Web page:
Well, after hearing how Margaret and Preeti didn't know what to say about this book, it puts the pressure on. :-)
The heroine of Holly Black's VALIANT is 17-year-old Valerie Russell. After unexpectedly discovering an unforgivable betrayal by her mother, she reacts by taking off from home to New York City using some tickets she had already bought for a game. But, angry and hurt, she wanders around til she falls in with some other homeless teens that are living in the tunnels of the city's subway system.
A girl named Lolli quickly accepts Val and shares secrets about the existence of faerie folk living around them, using glamor to stay hidden. Dave is more reluctant to talk but can't control Lolli in any way and seems to live to try to please her. Luis, Dave's older brother, is not happy at all about the addition of Val to their band. Luis, it turns out, has "the sight" and can see the faerie through their glamor. But he doesn't take them as lightly as the others because he knows how dangerous they are. He's already under obligation to the troll, Ravus, to carry out his errands for a specific time before he can be free again. To add to the mix, there are faerie being killed.
I'm always amazed by how dark and gritty teen books can be nowadays. I can certainly see how this would be an attractive story to today's teen, so I don't know if it's the generation thing, but there is an introduction to the mix of a drug called Never that disturbed me. The things that were done while under the influence and the fact that the heroine fell so easily into using it bothered me a lot and took away a lot of enjoyment for me. On the other hand, Val reprieved herself in the end and was very heroic.
I did find the existence of the faerie in the modern world intriguing. There eventually was a romance in it that I enjoyed but also found rather unbelievable. But while I enjoyed probably two-thirds of the book, the third that I didn't like makes this a discommend for me.--Linda***
Linda caught a lot of my problems with this. The heroine becomes addicted to the "drug" in the book and does some very distasteful things under its influence for a long enough period that I was uncomfortable with the story.
A lot of teen books seem to tell these kinds of redemption stories now, and that's a good thing in some ways, but in another way it just seems to me to be a fine line between redemption and another sort of morality tale, going thud, thud, thud over your head.
I'll definitely pick up another Holly Black book because VALIANT and TITHE both had elements I really liked. I'd give this a recommend as a one-time read, but I am not as likely to reread it.
I also am not sure that the short form of the young adult novel allows Black enough space. Both books felt a little skimpy.
(For TITHE, I was also frustrated by the undercutting of the heroine's apparent ethnic heritage by her real heritage.)--Lynn (5 Oct 05)***
I like the world Holly Black has created in VALIANT and the related book, TITHE--the juxtaposition of faeries and the urban landscape of NYC--but some of the darkness in this book turned me off. The murder in the abandoned subway station was the scene from which I didn't quite recover.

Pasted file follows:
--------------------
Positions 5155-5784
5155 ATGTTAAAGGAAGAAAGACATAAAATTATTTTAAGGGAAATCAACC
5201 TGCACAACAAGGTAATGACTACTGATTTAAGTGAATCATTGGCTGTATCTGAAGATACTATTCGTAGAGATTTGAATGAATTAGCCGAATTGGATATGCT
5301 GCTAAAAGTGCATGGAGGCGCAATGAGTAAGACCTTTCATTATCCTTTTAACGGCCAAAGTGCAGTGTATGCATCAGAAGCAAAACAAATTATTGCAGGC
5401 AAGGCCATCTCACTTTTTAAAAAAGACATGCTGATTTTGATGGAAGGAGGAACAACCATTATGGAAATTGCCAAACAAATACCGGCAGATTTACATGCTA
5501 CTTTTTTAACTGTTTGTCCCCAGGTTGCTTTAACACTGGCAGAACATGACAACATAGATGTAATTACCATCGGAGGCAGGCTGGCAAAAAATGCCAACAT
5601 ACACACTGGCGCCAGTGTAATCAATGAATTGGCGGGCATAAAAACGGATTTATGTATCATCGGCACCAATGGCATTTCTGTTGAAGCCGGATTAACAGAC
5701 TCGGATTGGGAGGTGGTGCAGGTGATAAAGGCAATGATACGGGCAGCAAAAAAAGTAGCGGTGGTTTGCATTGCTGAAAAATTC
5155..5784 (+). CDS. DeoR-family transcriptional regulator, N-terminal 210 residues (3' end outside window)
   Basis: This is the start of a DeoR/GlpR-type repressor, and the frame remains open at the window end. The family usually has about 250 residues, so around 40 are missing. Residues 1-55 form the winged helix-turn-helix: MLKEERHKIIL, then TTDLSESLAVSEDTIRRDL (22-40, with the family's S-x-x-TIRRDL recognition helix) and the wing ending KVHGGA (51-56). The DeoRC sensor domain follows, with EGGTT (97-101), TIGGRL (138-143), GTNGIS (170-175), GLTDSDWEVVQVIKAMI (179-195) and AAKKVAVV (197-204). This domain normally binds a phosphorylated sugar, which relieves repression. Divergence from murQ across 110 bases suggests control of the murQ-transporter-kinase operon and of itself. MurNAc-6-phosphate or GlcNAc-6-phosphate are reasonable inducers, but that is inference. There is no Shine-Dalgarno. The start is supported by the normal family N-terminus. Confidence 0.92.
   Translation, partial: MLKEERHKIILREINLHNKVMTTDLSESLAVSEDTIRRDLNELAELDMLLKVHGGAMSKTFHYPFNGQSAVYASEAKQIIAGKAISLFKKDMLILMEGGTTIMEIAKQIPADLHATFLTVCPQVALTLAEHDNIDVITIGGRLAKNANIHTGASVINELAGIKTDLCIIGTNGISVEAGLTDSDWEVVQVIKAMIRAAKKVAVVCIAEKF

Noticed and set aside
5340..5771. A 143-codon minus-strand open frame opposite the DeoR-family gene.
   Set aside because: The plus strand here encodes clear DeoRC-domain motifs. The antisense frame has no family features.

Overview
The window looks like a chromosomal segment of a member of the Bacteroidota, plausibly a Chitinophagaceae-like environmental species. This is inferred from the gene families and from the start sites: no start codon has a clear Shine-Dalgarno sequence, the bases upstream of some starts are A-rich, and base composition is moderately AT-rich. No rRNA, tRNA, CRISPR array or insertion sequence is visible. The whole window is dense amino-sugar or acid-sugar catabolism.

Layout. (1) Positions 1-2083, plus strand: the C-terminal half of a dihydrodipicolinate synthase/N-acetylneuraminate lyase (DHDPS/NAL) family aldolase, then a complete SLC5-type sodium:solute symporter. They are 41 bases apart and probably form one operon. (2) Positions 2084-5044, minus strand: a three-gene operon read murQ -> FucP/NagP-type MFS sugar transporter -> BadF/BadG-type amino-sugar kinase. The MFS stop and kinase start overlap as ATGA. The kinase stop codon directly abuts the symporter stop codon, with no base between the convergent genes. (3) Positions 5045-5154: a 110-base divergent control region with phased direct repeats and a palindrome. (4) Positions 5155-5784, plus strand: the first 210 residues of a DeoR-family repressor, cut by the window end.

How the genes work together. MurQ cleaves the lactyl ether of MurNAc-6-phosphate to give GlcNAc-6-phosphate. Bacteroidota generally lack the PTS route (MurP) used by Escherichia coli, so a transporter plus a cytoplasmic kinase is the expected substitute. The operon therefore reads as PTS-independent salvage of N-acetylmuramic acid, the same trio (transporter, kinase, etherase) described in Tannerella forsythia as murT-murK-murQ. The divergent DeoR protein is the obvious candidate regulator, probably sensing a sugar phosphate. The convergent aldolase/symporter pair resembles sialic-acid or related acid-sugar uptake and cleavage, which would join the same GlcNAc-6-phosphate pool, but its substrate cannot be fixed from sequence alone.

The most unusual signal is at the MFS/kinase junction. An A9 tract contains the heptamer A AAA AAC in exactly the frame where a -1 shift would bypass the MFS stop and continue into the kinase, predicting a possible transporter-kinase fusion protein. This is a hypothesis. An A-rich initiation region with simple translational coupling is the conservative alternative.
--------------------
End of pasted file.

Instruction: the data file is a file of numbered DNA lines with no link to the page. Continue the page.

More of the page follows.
The story arc with Ravus the troll was intriguing, but his relationship with Val seemed too abrupt. Me being me, this is what I wanted to read about most, but the focus of the story lay more with Val's new friends and Val's own journey, of course.
The homeless teen band were unlikable and kept getting more so as the book progressed. I know they're a means to show Val's alienation, fall into self-destruction and redemption or something, but I've never enjoyed spending time with characters I dislike in the books I read. (This reminds me of a high school friend, though--the more messed up the kids were in a book, the more fascinating she found it. She ended up a clinical psychologist, natch.)
What captured my imagination most from the book were the physical spaces in the story, especially the abandoned subway station and the home under the bridge so perfect for a modern troll. These reminded me of the allure secret hideaways held for me as a kid.--Preeti (6 Dec 05)***
I thought the start was well done--now there is a really good reason for running away from home and refusing to call your mother! I didn't enjoy Val's life on the street. It was written convincingly enough, but I found it uninteresting and unpleasant, though I suppose it was necessary to establish "normality" before introducing the Faerie element.
I like Black's Faerie--incomprehensible and dangerous--and the way their world interacts with ours. I did not like the thoughtless and easy way Val slid into drug taking and betrayal of Ravus--it seemed out of character, so I felt I didn't know her as well as I thought I did. I was somewhat less interested in her after that. Most of the characters were unsympathetic and rather shallow. The most interesting were Ravus and Val's friend Ruth. Val's relationship with Ravus didn't get enough space to make it convincing.
I also felt there was too much message: if you take drugs it feels great but you do really stupid things--break the law, endanger yourself and your friends, sleep with the wrong people and betray those who trust you. I felt that this was a message the author thrust at me rather than one that I found for myself.
Holly Black seems to have an aversion to cats--any cat that appears in her books seems to get killed. As I am very fond of cats I find this casual brutality distressing.--Margaret (6 Dec 05)